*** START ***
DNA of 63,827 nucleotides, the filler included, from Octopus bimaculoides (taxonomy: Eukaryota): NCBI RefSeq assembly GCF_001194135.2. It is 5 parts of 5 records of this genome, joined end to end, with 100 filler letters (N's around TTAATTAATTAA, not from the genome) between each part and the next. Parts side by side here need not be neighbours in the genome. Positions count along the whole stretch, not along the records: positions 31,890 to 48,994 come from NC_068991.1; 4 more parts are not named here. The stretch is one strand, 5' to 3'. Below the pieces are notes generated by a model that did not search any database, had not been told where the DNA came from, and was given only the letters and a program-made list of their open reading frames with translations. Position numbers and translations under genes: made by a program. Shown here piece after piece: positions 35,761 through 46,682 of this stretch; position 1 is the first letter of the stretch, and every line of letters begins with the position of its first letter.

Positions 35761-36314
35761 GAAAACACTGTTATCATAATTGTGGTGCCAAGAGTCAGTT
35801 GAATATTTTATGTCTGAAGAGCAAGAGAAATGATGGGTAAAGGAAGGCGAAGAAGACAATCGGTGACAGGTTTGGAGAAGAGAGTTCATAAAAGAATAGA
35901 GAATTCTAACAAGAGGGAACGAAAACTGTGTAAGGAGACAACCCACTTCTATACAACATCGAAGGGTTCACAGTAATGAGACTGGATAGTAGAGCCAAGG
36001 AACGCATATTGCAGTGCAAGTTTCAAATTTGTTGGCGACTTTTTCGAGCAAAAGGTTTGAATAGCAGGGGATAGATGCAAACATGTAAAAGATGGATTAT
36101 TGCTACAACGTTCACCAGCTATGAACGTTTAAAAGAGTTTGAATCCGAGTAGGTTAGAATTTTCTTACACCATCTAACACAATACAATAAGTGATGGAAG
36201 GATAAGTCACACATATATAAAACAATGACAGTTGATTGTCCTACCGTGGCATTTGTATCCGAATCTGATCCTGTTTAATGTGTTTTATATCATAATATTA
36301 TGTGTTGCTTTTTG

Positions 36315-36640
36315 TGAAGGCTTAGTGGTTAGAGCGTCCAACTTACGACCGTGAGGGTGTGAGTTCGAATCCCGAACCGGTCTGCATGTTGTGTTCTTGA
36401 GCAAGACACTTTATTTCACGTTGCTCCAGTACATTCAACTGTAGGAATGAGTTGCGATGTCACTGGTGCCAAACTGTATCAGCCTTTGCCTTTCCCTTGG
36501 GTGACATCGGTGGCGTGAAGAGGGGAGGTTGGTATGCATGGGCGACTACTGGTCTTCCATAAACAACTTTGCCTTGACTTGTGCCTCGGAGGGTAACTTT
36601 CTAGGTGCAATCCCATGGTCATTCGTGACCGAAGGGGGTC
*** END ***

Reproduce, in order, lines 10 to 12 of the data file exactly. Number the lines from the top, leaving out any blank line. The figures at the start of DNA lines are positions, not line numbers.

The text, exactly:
Positions 36315-36640
36315 TGAAGGCTTAGTGGTTAGAGCGTCCAACTTACGACCGTGAGGGTGTGAGTTCGAATCCCGAACCGGTCTGCATGTTGTGTTCTTGA
36401 GCAAGACACTTTATTTCACGTTGCTCCAGTACATTCAACTGTAGGAATGAGTTGCGATGTCACTGGTGCCAAACTGTATCAGCCTTTGCCTTTCCCTTGG